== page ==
More Than a Billion

Male red-billed queleas, Kruger National Park, SA (photo from Wikimedia Commons)

The most numerous wild bird on earth, estimated at 1.5 billion individuals, is the red-billed quelea (Quelea quelea) of sub-Saharan Africa. This very social weaver finch migrates and nests in flocks that number in millions.

Flock of red-billed quelea (photo from Wikimedia Commons)

When the flocks get going they resemble swarms of locusts.

video from Antero Topp on YouTube

Red-billed queleas eat mostly grain and seeds. As they feed on the ground the flock leapfrogs from back to front like a rolling cloud.

video from @JimGriggs on YouTube

In Africa they are so well known as flocks that it’s hard to think of them as individuals. Two males are pictured above. Here’s a female.

Female red-billed quelea (photo from Wikimedia Commons)

Unfortunately their numbers and flocking behavior get them into trouble. When their natural food sources run dry they change their focus to cultivated fields. A flock of two million can eat 20 tons of grain in a day, thus …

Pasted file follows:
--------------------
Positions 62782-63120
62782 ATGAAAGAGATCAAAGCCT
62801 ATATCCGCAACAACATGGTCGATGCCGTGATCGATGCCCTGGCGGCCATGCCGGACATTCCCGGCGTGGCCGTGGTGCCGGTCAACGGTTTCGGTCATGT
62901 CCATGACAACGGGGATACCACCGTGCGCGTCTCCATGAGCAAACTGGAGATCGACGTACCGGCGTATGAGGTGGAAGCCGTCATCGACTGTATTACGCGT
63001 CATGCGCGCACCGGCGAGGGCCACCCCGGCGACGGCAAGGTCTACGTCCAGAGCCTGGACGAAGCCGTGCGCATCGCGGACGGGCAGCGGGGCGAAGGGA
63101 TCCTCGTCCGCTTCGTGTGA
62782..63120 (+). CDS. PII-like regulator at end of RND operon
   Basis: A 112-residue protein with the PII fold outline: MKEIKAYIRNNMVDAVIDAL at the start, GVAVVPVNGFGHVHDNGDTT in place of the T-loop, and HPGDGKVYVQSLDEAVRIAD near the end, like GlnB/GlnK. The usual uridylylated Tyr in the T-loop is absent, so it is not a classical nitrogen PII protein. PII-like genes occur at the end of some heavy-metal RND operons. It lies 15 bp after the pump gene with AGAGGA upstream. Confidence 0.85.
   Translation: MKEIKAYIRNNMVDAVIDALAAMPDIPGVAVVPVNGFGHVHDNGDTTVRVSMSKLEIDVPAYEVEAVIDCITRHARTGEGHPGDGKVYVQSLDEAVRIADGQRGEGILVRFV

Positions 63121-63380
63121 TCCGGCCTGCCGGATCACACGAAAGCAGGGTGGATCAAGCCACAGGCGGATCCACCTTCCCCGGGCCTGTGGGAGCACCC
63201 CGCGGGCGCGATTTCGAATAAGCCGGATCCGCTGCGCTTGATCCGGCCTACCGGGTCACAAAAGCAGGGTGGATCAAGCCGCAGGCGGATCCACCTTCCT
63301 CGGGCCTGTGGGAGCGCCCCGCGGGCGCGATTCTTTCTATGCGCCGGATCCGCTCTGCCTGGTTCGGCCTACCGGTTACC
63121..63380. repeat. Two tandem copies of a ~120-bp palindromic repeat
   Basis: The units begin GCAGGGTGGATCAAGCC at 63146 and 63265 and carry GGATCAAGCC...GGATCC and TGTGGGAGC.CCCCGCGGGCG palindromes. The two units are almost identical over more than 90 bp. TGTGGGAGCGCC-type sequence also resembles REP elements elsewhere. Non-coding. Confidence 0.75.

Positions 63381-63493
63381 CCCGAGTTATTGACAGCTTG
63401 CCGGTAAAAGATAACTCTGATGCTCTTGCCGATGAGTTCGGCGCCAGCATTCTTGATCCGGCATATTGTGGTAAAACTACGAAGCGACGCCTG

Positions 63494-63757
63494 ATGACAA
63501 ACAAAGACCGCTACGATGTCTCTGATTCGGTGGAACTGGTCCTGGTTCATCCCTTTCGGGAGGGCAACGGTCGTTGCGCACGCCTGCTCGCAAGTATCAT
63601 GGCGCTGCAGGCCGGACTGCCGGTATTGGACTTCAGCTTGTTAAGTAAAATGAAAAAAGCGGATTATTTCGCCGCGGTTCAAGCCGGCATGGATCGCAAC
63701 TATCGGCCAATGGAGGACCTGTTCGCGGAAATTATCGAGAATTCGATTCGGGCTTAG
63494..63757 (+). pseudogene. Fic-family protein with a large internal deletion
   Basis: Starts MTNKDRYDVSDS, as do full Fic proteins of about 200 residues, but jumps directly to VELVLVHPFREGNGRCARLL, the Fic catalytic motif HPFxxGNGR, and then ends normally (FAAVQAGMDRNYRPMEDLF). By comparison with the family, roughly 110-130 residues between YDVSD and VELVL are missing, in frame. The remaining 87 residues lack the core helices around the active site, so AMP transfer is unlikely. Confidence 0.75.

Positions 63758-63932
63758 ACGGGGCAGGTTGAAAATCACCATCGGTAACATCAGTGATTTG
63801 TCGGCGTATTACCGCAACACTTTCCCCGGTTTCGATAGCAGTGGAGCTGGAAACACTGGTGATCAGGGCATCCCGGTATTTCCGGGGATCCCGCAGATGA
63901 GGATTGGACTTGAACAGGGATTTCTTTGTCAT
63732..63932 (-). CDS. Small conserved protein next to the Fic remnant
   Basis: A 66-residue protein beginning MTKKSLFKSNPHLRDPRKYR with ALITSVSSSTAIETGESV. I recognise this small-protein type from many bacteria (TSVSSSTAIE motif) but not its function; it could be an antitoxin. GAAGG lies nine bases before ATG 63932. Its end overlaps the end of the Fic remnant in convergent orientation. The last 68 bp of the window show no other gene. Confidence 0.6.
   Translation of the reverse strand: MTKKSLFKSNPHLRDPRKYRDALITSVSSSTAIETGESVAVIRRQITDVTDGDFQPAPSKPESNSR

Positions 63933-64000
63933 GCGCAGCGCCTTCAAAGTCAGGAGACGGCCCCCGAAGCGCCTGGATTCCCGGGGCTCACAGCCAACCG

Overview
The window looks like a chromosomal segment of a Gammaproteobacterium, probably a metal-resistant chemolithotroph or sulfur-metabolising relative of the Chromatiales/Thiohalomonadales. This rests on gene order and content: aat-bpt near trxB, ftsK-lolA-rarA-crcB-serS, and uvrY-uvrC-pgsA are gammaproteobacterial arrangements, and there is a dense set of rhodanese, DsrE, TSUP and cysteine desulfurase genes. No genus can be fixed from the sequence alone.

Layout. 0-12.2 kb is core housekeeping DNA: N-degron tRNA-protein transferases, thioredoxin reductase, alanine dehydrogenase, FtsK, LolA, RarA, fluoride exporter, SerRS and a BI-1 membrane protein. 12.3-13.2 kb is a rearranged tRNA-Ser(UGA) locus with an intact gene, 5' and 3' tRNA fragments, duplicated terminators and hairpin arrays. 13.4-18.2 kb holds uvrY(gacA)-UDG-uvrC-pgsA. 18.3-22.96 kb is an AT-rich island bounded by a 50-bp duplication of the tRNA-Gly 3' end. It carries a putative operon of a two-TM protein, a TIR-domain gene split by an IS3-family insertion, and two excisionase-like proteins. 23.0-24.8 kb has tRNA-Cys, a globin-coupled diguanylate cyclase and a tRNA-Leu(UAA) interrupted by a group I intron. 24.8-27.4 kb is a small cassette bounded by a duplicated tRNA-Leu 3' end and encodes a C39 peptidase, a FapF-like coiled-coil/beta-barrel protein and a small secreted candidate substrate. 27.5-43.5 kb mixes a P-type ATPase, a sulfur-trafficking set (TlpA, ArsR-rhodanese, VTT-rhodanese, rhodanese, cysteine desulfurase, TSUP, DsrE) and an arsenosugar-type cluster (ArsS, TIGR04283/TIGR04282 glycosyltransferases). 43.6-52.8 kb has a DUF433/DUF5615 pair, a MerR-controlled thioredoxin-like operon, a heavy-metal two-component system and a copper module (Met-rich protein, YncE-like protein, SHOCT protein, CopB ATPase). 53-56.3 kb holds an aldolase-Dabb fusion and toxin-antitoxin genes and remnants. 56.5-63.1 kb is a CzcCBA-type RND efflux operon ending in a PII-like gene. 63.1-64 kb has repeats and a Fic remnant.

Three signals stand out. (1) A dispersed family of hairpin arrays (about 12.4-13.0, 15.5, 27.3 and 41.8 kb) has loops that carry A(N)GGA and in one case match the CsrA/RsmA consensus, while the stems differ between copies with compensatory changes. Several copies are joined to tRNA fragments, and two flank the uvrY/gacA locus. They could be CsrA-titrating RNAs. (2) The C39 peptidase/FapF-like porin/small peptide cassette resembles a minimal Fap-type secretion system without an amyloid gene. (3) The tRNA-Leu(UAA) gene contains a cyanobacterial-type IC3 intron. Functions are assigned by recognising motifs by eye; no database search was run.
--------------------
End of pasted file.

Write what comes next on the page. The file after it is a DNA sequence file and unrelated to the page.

This species is a major pest of cereal crops, and huge efforts have been expended by national and international agencies on lethal control and attempts to reduce population numbers by use of explosives, petrol bombs and aerial spraying of [organophosphate] avicides; in South Africa up to 21 million reported killed in a single month, with annual kill estimates of up to 180 million.

Control operations, however, probably do no more than replace naturally occurring mortality, and there is a significant adverse impact on other species, which are poisoned directly or die after eating dead queleas.

Birds of the World, Red-billed quelea

A much more successful control measure than killing them, though very labor intensive, is to actively make noise in the fields and scare the birds away.

After more than 70 years of control measures that kill hundreds of millions of birds per year, the red-billed quelea population has grown.

p.s. A video at this link shows all aspects of the red-billed queleas lives but is grisly at the end.

(photos from Wikimedia Commons, videos embedded; click on the captions to see the originals)

2 thoughts on “More Than a Billion

  1. Hello! My family was in Armstrong county yesterday, and we spotted the pictured bird. Originally, it was standing on the edge of the roadway, then took flight as we approached. It was huge, mottled, had pantaloons, and bright yellow feet. We’re guessing it was a juvenile Golden Eagle. (We are not learned bird watchers, but we love nature.) If this is correct, is it most likely in migration, or is it likely the bird will winter in that area? Are Golden Eagles very commonly seen migrating or wintering in this area? I’d like to share photos and location, but can’t get them to attach.

    Thank you!

    Amy Miller

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